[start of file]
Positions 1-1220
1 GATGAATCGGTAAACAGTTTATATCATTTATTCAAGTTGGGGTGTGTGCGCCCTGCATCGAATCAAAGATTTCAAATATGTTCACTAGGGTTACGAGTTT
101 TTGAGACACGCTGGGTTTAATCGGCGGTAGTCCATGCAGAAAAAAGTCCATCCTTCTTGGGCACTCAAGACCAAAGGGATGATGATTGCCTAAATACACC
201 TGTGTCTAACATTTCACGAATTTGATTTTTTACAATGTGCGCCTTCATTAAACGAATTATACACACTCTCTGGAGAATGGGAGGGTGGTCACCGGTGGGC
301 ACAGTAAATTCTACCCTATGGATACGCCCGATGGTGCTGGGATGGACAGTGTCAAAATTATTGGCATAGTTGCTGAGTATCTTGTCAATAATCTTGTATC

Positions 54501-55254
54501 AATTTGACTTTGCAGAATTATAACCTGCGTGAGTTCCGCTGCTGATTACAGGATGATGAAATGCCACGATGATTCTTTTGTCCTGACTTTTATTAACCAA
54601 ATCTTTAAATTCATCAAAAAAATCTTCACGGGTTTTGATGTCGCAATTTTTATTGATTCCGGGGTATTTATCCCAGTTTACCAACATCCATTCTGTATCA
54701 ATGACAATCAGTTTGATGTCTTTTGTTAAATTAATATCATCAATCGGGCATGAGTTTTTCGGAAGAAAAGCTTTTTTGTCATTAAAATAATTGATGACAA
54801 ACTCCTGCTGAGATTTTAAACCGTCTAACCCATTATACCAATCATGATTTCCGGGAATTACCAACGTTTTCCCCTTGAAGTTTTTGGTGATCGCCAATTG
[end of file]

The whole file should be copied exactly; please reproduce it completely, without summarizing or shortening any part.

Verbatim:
Positions 1-1220
1 GATGAATCGGTAAACAGTTTATATCATTTATTCAAGTTGGGGTGTGTGCGCCCTGCATCGAATCAAAGATTTCAAATATGTTCACTAGGGTTACGAGTTT
101 TTGAGACACGCTGGGTTTAATCGGCGGTAGTCCATGCAGAAAAAAGTCCATCCTTCTTGGGCACTCAAGACCAAAGGGATGATGATTGCCTAAATACACC
201 TGTGTCTAACATTTCACGAATTTGATTTTTTACAATGTGCGCCTTCATTAAACGAATTATACACACTCTCTGGAGAATGGGAGGGTGGTCACCGGTGGGC
301 ACAGTAAATTCTACCCTATGGATACGCCCGATGGTGCTGGGATGGACAGTGTCAAAATTATTGGCATAGTTGCTGAGTATCTTGTCAATAATCTTGTATC

Positions 54501-55254
54501 AATTTGACTTTGCAGAATTATAACCTGCGTGAGTTCCGCTGCTGATTACAGGATGATGAAATGCCACGATGATTCTTTTGTCCTGACTTTTATTAACCAA
54601 ATCTTTAAATTCATCAAAAAAATCTTCACGGGTTTTGATGTCGCAATTTTTATTGATTCCGGGGTATTTATCCCAGTTTACCAACATCCATTCTGTATCA
54701 ATGACAATCAGTTTGATGTCTTTTGTTAAATTAATATCATCAATCGGGCATGAGTTTTTCGGAAGAAAAGCTTTTTTGTCATTAAAATAATTGATGACAA
54801 ACTCCTGCTGAGATTTTAAACCGTCTAACCCATTATACCAATCATGATTTCCGGGAATTACCAACGTTTTCCCCTTGAAGTTTTTGGTGATCGCCAATTG